We've all heard about protective orders and how they can safeguard victims of domestic violence. But what happens when the alleged victim can't seek an order for themselves? What if the accusations of domestic violence involve someone who is mentally incapacitated or otherwise can't help themself? In these cases, Protection from Abuse orders are possible for those who can't seek an order themselves, as a recent Pennsylvania case demonstrates.
Man Locks Himself in Ex-Wife's Bedroom
The Court of Common Pleas declared an elderly Pennsylvania woman incapacitated due to her mental state after someone contacted the Montgomery County Office on Aging. The court appointed a legal guardian to see after the woman's welfare. After the woman's ex-husband kept entering her home without permission, her legal guardian sought a PFA against him in District Court.
On May 23, 2022, police served the ex-husband with the PFA, preventing him from contacting his ex-wife or entering her home. According to the police, his attorney explained the PFA conditions to him. He then attended a hearing regarding prior trespassing charges at his ex-wife's home, and the judge again repeated that he wasn't to go near his ex-wife. Three hours after the hearing, the police arrested him at his ex-wife's home again, discovering him locked inside her bedroom. He now faces charges for violating the PFA and trespassing.
Pennsylvania Protection From Abuse Orders
In 1990, the Pennsylvania legislature passed the Protection from Abuse Act, which allows victims of domestic violence to seek a court order of protection or “Protection from Abuse” order (PFA). PFAs are sometimes known as restraining or protective orders. In Pennsylvania, someone seeking a PFA will typically complete an application and appear before a judge in an ex parte hearing, meaning the defendant won't be present. If the judge believes a protection order is necessary, they will issue a temporary order and set a date for a final hearing.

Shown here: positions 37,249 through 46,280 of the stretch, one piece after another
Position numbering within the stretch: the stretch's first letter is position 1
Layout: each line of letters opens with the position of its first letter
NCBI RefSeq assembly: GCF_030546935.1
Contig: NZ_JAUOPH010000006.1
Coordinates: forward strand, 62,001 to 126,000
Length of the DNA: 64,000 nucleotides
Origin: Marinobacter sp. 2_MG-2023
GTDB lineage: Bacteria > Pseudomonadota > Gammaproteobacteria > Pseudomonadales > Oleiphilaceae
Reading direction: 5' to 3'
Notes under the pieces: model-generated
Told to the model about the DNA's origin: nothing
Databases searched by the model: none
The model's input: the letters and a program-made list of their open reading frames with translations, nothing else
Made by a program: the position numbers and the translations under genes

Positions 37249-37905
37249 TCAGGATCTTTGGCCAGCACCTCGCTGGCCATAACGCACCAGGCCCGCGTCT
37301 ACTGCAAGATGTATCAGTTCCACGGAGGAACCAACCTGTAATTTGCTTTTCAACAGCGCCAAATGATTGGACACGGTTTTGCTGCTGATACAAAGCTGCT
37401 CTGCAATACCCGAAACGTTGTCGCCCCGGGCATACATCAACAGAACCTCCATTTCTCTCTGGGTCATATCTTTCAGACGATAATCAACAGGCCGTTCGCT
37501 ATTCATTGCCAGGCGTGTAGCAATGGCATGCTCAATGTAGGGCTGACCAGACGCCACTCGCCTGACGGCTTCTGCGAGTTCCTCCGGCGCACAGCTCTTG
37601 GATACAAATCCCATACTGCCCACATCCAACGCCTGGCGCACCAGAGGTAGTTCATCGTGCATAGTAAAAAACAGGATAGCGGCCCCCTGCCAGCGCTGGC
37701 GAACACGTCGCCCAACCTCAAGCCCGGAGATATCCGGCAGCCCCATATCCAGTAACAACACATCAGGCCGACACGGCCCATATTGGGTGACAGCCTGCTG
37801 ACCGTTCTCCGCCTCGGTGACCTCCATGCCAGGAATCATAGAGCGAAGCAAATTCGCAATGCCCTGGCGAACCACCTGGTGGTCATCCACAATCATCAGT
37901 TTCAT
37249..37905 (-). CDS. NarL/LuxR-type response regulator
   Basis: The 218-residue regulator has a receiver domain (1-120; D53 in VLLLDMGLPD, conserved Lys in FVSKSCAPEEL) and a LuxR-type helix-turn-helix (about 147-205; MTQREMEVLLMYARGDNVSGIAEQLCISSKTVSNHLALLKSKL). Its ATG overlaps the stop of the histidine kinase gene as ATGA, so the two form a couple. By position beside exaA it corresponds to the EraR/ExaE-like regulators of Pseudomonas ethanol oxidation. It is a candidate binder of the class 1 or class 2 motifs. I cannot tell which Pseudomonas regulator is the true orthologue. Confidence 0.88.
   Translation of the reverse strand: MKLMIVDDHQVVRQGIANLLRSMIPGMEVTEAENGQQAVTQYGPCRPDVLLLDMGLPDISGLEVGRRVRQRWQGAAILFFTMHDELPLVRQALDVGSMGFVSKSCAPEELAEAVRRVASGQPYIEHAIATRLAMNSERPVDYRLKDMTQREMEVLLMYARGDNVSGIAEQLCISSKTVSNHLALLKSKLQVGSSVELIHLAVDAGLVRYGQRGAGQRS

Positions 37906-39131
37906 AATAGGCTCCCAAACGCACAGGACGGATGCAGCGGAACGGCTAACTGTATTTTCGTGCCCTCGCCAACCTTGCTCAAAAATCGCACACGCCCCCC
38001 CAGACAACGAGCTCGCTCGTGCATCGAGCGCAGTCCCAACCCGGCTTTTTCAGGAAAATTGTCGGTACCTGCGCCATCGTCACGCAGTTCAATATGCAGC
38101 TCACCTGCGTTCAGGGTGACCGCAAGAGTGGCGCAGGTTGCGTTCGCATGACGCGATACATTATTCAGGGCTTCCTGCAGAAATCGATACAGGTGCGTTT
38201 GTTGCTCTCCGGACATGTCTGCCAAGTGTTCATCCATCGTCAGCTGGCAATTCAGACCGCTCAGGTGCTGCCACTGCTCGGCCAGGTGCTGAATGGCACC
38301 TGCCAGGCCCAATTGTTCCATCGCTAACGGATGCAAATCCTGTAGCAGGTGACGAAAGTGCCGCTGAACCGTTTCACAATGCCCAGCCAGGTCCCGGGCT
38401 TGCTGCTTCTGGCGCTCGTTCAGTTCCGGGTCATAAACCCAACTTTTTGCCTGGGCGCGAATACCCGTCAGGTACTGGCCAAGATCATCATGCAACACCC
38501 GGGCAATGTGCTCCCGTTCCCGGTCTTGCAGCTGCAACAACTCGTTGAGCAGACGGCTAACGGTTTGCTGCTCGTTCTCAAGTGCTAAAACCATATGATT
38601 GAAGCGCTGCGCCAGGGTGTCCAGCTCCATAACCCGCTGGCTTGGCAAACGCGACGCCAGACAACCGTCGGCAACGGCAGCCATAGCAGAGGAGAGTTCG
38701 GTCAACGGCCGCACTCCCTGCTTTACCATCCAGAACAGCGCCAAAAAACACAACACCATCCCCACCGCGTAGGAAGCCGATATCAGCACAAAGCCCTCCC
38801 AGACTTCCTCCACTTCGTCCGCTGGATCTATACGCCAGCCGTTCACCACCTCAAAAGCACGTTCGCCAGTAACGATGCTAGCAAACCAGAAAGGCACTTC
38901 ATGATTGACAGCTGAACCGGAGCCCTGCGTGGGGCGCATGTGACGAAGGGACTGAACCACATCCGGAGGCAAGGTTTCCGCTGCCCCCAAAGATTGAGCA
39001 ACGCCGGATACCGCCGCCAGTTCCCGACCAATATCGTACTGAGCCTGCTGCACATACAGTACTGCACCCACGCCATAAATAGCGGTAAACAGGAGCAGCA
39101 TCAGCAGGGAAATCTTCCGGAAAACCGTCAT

A guardian or other person may apply for a PFA on someone else's behalf if the petitioner cannot do so. Under Pennsylvania's Protection from Abuse Act, an adult or emancipated minor can seek a PFA on behalf of a parent or household member. A guardian ad litem may also seek a PFA on behalf of a minor child, and a guardian may seek one on behalf of an incompetent adult. The guardian will file the petition alleging abuse with the court on their ward.
Violating a PFA
It's important to note that while a PFA is a civil court order, violating it is a crime. If you violate the terms of a PFA, you could face arrest, criminal charges, and jail time. That's why it's essential to ensure you have an attorney representing you in any PFA action against you.
You Need an Experienced Pennsylvania Domestic Violence Attorney
If you're facing a protection from abuse order or accusations of domestic violence, you need a skilled Pennsylvania criminal defense attorney to protect your rights. Attorney Joseph D. Lento and the lawyers at the Lento Law Firm have helped many Pennsylvania clients navigate protection from abuse hearings. They can help you too. Contact the Lento Law Firm online or give them a call at (888) 535-3686 to set up a consultation.